The real advantage that they have is that you always have them. You don't have to debate whether or not to take them or make sure you remember to grab it. You just have it.
The downside is the picture quality is fairly poor and I don't see that changing a whole lot. The sensor is just too small, and if you make it bigger, then it and the lens take up more space and add weight, both of which are at a premium on phones.
In the next five years I predict:
- the pointless megapixel race will continue 2MP now, probably 4 or 5 in five years. Mostly useless over 2MP and totally useless over 3MP, the quality just isn't there, even in bright light.
- LED flashes: This will help things a little. More and more phones will get white LED flashes on the camera. They will actually help a lot of shots where camera phones are used, a group of friends taking a picture from a few feed away, like at a party or sitting around a table at a restaurant. As a bonus, they can be used as a flashlight.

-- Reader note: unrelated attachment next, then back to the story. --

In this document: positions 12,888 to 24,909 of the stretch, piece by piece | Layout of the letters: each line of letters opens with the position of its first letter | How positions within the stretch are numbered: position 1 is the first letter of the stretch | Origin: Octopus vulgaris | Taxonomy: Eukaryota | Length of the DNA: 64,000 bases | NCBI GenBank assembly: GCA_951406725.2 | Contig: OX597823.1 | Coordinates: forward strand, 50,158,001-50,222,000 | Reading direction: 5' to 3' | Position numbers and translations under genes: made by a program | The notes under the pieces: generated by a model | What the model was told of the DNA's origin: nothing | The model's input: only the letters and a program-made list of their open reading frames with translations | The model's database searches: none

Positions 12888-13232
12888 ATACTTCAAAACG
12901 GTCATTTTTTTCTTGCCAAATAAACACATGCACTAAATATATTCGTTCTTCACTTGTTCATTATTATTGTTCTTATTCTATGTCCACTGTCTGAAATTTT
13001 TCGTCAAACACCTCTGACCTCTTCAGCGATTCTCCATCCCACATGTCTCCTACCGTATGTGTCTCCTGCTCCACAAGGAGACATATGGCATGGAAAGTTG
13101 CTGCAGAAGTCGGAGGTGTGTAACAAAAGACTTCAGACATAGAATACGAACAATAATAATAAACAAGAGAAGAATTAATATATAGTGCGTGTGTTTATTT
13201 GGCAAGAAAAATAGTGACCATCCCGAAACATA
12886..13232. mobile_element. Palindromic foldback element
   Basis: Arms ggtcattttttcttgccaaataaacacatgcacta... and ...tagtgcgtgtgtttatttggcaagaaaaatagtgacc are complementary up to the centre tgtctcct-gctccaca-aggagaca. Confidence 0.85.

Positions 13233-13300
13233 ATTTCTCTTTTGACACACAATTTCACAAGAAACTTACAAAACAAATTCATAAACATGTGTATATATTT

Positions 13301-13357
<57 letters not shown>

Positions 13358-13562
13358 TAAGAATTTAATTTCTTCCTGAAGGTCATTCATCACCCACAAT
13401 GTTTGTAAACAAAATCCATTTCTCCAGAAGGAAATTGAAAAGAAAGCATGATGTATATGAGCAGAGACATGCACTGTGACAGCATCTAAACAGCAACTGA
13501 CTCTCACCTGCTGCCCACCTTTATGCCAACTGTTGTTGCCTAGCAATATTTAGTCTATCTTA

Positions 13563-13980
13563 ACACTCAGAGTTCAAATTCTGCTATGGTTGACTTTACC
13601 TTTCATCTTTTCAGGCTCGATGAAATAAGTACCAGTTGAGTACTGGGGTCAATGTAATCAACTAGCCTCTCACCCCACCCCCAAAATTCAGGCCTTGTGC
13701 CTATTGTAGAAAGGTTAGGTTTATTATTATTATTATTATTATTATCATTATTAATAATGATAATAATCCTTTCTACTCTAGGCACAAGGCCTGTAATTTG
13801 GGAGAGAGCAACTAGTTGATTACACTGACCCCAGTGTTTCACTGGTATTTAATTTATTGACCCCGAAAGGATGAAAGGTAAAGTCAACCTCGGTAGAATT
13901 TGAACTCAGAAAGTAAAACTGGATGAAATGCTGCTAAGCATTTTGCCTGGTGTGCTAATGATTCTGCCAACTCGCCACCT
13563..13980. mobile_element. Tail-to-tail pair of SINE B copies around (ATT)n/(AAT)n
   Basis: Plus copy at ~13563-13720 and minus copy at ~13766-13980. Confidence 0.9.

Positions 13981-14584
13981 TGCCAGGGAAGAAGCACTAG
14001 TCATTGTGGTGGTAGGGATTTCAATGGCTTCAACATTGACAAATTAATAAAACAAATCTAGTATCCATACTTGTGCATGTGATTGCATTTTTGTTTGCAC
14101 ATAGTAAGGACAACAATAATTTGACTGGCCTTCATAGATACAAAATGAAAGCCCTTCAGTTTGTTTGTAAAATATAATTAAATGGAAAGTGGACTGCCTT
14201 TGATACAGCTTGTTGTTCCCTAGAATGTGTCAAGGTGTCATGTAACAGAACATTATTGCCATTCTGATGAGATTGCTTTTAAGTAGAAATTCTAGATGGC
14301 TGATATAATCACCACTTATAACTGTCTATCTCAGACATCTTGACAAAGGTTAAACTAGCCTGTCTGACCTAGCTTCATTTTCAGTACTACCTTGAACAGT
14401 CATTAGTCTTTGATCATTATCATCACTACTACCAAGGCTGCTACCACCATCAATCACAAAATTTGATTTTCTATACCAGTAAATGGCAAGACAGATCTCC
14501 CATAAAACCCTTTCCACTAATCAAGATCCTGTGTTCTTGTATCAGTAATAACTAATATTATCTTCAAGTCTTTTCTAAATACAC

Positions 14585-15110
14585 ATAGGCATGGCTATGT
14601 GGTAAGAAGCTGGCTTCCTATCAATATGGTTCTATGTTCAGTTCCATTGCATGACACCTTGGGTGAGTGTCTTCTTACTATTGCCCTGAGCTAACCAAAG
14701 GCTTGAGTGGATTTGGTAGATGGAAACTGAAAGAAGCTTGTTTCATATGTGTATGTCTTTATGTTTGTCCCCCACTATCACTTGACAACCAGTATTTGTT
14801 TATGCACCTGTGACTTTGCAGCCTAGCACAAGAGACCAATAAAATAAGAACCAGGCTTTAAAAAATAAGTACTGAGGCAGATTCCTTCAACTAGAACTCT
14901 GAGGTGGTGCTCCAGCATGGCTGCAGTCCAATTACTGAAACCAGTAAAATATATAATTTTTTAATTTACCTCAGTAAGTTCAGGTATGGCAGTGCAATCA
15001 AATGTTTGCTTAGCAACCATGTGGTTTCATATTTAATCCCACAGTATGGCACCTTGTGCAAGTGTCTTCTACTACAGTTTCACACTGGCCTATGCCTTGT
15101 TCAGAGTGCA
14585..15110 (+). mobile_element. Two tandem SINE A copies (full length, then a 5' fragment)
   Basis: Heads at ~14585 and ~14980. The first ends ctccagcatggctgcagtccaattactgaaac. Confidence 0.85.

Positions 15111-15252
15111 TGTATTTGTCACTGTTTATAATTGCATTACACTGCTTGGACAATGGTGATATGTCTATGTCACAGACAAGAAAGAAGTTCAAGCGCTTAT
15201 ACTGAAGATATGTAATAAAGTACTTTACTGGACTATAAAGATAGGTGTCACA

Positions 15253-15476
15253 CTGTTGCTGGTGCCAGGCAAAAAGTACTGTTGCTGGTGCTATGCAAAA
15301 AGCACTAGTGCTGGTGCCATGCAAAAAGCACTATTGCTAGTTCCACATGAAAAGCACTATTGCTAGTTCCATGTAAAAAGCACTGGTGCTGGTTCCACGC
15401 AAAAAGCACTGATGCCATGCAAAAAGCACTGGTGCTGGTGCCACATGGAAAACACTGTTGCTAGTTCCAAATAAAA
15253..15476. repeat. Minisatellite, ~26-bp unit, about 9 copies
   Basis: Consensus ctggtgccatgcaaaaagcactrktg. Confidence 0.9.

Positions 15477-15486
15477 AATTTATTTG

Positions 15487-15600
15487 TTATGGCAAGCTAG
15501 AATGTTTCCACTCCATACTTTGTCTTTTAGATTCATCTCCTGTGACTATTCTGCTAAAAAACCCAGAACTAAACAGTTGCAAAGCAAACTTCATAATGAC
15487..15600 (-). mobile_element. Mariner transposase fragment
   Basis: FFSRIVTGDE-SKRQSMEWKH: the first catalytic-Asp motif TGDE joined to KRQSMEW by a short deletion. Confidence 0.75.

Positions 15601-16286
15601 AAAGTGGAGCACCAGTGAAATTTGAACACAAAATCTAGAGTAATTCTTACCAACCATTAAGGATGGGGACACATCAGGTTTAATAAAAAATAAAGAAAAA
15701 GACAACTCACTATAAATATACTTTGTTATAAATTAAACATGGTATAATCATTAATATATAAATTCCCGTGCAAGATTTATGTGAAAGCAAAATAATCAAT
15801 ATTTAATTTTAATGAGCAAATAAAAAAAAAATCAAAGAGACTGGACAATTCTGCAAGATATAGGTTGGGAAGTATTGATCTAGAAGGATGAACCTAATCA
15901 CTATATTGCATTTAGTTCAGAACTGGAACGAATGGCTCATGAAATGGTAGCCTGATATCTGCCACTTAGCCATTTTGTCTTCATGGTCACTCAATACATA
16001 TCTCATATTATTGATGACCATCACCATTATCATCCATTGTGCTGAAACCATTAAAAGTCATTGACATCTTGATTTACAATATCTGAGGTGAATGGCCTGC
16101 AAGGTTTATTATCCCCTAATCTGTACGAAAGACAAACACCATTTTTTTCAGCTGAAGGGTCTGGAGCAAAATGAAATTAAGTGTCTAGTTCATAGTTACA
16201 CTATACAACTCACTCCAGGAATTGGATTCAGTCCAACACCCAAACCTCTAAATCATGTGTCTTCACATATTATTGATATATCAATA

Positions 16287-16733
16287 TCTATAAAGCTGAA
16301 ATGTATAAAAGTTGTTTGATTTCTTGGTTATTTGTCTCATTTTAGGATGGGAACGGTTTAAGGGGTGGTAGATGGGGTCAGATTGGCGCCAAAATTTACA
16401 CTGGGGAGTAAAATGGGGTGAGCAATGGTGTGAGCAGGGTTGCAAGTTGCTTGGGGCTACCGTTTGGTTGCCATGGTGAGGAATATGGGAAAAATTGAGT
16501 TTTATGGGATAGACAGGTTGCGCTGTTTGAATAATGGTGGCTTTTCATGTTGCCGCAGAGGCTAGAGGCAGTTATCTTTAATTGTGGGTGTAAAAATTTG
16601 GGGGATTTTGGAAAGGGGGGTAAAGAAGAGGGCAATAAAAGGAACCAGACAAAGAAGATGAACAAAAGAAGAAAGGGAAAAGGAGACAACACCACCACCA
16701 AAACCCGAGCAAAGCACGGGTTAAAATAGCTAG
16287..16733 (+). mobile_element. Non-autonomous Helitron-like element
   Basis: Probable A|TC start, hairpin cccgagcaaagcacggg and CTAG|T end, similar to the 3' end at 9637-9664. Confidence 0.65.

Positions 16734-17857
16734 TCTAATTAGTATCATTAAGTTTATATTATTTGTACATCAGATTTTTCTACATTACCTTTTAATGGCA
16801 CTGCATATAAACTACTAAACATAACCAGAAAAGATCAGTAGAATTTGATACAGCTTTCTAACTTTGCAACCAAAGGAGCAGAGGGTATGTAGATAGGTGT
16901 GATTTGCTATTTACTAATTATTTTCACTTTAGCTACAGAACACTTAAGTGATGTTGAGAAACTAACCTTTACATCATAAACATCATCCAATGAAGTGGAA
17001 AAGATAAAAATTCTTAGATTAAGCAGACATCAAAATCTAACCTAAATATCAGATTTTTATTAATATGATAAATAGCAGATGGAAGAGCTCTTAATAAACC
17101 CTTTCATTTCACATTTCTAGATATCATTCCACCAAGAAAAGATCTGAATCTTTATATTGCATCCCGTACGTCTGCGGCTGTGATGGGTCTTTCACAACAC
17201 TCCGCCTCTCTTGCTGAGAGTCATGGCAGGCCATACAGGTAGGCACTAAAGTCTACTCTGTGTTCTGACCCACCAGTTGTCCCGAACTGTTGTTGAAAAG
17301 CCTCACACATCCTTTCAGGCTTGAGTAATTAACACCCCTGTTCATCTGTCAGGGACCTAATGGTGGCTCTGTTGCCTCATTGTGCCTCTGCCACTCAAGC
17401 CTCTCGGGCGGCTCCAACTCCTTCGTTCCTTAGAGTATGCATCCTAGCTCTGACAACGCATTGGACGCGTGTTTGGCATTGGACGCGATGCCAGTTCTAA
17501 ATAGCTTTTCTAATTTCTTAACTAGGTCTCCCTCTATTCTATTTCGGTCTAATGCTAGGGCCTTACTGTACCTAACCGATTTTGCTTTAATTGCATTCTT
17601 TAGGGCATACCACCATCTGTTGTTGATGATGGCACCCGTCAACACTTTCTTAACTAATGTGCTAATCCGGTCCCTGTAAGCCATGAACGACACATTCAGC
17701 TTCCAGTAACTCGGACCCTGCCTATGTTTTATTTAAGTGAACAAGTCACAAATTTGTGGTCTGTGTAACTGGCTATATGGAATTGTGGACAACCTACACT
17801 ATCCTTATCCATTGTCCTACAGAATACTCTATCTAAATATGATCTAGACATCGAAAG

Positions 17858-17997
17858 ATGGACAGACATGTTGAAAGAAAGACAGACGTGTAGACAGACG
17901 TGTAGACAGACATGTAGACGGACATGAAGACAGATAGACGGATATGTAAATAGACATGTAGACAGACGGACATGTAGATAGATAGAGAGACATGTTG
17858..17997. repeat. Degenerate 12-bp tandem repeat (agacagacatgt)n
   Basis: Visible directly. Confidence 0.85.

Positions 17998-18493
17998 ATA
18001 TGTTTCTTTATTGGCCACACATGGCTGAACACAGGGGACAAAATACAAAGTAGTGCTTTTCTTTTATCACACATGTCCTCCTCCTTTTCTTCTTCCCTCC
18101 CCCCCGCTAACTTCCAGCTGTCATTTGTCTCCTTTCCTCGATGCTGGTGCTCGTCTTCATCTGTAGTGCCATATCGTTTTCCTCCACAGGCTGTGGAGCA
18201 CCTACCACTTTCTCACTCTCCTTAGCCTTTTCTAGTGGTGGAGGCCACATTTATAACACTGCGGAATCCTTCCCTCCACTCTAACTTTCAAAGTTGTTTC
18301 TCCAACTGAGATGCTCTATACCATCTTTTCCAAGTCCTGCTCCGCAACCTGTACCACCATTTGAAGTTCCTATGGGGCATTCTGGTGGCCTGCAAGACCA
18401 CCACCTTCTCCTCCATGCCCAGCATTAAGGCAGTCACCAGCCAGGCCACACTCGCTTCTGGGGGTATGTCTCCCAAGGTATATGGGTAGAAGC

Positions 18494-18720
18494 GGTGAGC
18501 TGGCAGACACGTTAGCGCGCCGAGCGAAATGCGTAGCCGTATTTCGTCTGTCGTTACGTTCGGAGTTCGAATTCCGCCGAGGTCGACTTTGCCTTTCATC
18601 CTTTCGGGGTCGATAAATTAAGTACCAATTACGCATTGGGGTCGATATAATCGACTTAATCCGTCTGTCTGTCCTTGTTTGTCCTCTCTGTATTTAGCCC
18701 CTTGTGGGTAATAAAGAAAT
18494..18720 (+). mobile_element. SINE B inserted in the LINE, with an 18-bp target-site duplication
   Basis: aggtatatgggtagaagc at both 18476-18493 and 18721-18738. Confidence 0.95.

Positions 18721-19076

- Video: They currently have pathetic video (mine does something like 176x144 at 10 frames a second). This will get better, but who knows how much. I think in 5 years, most phones will be doing 320x240 30fps and high end ones will do 640x480 @ 30fps.
- Phones with real cameras will remain a small niche. There are a couple of them now, with real flashes and zoom lenses. Here's the problem. The bigger camera parts add weight and bulk, and you have to carry them around all the time, even when you don't need the camera. Better to have a smaller, not as good camera with you all the time for those spur of the moment things and bring a point and shoot when you know there will be photo ops. There are some people who carry a point and shoot everywhere, and a camera like this would be an advantage for them, but I doubt that is a huge market segment.